An investigation of student self-evaluation as an authentic pedagogical practice : processes, possibilities and realities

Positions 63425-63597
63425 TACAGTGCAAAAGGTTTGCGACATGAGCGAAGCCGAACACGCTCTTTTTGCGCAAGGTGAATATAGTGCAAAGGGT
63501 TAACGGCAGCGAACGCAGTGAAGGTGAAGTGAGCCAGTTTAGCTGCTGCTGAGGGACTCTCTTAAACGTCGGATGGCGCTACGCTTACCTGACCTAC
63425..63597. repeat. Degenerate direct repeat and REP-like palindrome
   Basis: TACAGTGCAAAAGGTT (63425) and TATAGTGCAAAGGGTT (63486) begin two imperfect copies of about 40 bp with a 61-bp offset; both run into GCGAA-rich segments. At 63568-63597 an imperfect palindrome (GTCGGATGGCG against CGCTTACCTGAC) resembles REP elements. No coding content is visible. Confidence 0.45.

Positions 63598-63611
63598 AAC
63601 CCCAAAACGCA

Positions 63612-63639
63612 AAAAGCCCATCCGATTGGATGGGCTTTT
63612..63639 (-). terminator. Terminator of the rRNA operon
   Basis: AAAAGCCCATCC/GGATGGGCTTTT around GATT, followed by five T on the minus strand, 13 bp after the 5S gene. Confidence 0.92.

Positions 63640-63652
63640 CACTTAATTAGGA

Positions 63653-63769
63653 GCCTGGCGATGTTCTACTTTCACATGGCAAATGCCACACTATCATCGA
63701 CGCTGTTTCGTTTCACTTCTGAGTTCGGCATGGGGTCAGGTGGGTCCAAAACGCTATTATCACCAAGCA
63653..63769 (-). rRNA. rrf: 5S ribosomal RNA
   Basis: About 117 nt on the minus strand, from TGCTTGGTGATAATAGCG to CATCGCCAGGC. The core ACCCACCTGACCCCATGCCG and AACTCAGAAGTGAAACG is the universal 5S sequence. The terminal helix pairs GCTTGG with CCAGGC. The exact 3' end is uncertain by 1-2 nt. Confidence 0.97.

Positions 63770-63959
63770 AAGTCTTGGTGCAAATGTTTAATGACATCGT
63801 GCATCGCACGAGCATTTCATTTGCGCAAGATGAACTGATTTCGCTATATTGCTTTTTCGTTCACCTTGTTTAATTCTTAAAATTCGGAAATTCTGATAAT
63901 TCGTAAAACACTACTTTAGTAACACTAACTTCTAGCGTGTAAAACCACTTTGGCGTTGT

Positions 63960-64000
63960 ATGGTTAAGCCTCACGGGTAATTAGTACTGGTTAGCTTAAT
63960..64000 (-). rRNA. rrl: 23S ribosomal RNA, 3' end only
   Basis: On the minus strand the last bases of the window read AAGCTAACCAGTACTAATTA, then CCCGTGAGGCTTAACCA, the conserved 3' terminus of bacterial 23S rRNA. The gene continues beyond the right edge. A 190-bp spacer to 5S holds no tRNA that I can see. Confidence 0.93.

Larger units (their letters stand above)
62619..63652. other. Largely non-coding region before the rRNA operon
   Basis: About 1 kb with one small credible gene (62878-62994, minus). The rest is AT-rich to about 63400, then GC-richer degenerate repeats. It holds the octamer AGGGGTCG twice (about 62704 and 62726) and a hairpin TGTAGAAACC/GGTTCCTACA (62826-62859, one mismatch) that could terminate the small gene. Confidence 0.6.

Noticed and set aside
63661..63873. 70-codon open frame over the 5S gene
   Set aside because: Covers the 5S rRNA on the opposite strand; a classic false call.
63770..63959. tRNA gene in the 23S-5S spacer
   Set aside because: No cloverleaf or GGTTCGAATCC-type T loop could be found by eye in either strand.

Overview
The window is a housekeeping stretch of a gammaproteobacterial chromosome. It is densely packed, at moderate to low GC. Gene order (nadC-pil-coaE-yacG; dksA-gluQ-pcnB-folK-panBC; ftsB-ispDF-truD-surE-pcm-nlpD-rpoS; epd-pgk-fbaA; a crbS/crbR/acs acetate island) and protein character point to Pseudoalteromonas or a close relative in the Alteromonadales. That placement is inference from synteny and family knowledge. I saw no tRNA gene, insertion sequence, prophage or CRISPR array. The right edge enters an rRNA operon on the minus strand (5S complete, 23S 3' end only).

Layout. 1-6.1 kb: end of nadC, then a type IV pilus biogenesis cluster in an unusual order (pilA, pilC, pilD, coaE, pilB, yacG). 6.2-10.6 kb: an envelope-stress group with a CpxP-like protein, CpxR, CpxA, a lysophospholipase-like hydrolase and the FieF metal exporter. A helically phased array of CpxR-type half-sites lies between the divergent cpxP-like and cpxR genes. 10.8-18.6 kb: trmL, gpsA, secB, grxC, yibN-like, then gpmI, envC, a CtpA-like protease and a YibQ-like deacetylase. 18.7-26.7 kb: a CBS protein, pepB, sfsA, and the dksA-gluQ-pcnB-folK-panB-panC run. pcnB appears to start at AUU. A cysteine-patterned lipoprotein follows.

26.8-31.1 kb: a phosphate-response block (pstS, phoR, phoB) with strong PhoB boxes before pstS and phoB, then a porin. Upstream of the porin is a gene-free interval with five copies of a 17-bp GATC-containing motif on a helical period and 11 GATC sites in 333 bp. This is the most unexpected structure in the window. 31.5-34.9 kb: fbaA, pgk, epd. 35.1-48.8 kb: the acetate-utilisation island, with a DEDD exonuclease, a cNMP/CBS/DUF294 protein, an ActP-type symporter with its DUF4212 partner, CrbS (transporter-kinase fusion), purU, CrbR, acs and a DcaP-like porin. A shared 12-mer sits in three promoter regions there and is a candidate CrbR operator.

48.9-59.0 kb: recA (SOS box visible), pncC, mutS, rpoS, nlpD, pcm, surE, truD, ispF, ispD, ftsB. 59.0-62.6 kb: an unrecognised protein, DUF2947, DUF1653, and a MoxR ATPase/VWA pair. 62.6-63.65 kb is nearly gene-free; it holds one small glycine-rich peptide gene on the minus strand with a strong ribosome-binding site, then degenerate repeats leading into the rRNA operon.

This thesis investigates student self-evaluation in leamer-centred contexts to acquire a deeper understanding of the processes involved. The study describes, analyses and interprets student self-evaluation processes using qualitative, case study research design. Questions of how students go about self-evaluating their experiences of learning and teaching, and how teachers attempt or succeed in integrating experiences of this type of evaluation into their teaching practice, are the focus of this study. The conditions under which these processes are promoted are explored in a secondary school in Western Australia and in a comprehensive secondary school and a Further Education College in London. The constraints that exist in the implementation of these processes are also discussed. The impetus for this research stemmed from a lack of theory on feedback and fonnative assessment in the classroom. It also delived from the perceived potential of the involvement of students in the self-evaluation process as a means to improved learning outcomes. Student self-evaluation, as an authentic pedagogical practice, shifts the evaluative focus to learning itself, and the supportive processes associated with it, rather than focusing simply on the measurement of that learning. Student self-evaluation processes are therefore considered as a fonnative process leading to self-development. It is a process of identifying the value of the teaching and learning expelience for the individual student. This study contributes knowledge about the fonnative purposes of self-evaluation procedures and their links with learning. The potential exists for student selfevaluation processes to harness student ownership and control of their own work, influence the strategies they use in learning, and impact on their confidence, selfesteem and thus the quality of the learning they achieve. Student self-evaluation also supports the development of skills cun•ently being demanded of students to succeed in the twenty first century. This research provides a rationale for sustaining current efforts to transform assessment and evaluation practices despite the antithetical context.